Wednesday, February 1, 2012

Hopping Mad Over Fleas

In New Zealand, February and March are normally the peak months for fleas. Fleas are more active in warm weather and they can survive and breed outdoors amongst leaf litter and outdoor pet bedding areas. This gives the fleas a greater chance of encountering and hopping onto passing pets and other animals, increasing the spread of fleas through the community.

Flea adults hop onto cats and dogs for a feed of blood and to lay their eggs. The eggs then fall off in to the places where the animals sleep. Eggs are about the size of grains of salt. When the larvae (caterpillars) hatch from the eggs they feed on skin cells and detritus in the bedding and carpets. Once grown they pupate. The adult flea emerges from the cocoon triggered by vibrations and body heat from pets or humans passing nearby in the house or garden.

Flea life cycle
Cat, dog and bird fleas will bite humans, particularly in the absence of their preferred host and food source, i.e. their cats, dogs or birds.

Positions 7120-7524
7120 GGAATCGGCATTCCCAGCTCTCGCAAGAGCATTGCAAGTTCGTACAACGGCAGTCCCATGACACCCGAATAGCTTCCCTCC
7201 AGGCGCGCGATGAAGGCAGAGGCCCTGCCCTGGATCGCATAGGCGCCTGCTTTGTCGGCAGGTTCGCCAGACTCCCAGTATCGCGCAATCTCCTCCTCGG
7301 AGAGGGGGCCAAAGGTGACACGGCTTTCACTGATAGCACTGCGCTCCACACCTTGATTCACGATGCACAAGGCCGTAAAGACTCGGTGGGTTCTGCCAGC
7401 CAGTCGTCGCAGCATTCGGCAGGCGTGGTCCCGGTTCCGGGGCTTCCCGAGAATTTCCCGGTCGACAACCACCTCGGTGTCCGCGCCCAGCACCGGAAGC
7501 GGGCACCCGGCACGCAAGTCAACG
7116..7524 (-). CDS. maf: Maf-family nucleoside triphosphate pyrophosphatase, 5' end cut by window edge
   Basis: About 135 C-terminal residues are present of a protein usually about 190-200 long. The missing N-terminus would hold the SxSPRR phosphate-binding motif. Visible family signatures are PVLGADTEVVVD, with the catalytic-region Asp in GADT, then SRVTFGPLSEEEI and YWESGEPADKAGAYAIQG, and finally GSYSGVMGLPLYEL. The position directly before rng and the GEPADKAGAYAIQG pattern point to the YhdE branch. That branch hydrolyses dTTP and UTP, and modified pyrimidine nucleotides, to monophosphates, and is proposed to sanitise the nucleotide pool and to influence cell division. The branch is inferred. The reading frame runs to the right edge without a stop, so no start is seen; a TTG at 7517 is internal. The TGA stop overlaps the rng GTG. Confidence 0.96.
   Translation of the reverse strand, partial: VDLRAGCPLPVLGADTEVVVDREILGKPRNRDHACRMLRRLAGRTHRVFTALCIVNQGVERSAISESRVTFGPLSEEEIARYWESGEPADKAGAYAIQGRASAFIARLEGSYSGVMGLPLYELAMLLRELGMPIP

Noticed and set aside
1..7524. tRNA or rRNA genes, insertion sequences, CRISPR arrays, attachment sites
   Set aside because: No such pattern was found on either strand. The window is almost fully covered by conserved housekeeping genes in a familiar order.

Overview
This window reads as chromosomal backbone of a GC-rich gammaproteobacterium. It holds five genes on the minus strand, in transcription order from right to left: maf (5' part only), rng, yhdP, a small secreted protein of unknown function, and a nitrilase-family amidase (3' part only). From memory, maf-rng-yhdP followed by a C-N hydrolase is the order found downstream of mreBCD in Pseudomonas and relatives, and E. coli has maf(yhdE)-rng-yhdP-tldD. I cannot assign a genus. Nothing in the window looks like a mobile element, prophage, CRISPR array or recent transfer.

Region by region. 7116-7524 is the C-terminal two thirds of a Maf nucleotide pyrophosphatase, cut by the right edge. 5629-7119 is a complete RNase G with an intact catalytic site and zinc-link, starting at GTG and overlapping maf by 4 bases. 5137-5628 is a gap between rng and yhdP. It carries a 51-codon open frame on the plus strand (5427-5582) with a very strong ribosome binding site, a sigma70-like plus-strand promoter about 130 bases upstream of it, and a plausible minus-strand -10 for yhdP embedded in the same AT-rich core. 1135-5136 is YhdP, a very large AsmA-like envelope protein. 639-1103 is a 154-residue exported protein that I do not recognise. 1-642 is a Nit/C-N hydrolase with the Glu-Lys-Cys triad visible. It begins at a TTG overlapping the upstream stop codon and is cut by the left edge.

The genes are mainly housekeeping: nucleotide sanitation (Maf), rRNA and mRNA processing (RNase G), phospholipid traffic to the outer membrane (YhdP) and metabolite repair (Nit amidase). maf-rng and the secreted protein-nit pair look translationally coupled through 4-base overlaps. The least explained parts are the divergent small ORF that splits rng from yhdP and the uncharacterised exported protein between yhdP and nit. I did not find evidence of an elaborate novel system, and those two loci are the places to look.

There are a few simple steps in getting rid of fleas and preventing fleas becoming a problem in the home or pestering you or your pets.
  1. Regularly treat your pets with a flea drop product which you can obtain from your pet’s vet or as recommended by the vet. This will kill adult fleas when they take a feed of blood from the pet.
  2. Spray pet bedding areas, carpet edges and exterior areas where pets rest with a residual insecticide such as NO Fleas Total from Kiwicare. Flea control sprays should contain an insect growth regulator (IGR) which will break the flea life cycle by preventing the parasite developing to adulthood. NO Fleas Total contain an IGR.
  3. Vacuum, vacuum, vacuum. Vacuuming removes the dust and detritus in carpets on which flea larvae feed and eggs, larvae, pupae and perhaps adults.. Use a vacuum with a sound bag and dispose of the bag immediately after use as it will contain flea stages.
The La Nina weather pattern affecting New Zealand this summer is bringing interludes of cool and damp weather which have so far been reducing the likelihood of fleas living and breeding outdoors. This has kept numbers and spread of the pest down up until now. But February is traditionally the hottest and most stable month and fleas can take advantage of hot dry conditions quickly to cause problems. Be prepared and prevent the discomfort of fleas biting your pets or your family. Treat now and don’t wait for the problem to arise.

Did you hear about the dog that went to the flea circus?
He stole the show.

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